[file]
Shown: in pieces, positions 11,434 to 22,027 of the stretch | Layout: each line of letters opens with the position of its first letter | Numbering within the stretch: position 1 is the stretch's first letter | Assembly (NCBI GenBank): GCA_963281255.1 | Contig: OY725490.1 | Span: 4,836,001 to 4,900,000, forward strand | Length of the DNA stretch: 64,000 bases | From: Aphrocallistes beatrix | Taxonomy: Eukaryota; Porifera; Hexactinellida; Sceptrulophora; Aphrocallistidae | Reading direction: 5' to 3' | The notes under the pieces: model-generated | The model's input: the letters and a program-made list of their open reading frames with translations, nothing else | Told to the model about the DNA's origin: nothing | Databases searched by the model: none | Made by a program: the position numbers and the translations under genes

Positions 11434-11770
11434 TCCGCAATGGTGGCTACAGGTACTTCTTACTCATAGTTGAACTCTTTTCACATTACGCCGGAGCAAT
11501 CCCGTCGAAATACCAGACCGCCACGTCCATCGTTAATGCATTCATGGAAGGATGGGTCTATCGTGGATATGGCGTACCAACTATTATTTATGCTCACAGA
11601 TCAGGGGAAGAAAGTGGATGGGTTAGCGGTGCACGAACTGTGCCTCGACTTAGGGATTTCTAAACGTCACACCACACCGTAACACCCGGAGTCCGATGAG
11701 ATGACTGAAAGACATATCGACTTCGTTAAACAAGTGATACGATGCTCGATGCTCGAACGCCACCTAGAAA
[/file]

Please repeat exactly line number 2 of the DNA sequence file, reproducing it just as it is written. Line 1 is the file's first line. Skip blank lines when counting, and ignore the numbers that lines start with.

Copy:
Positions 11434-11770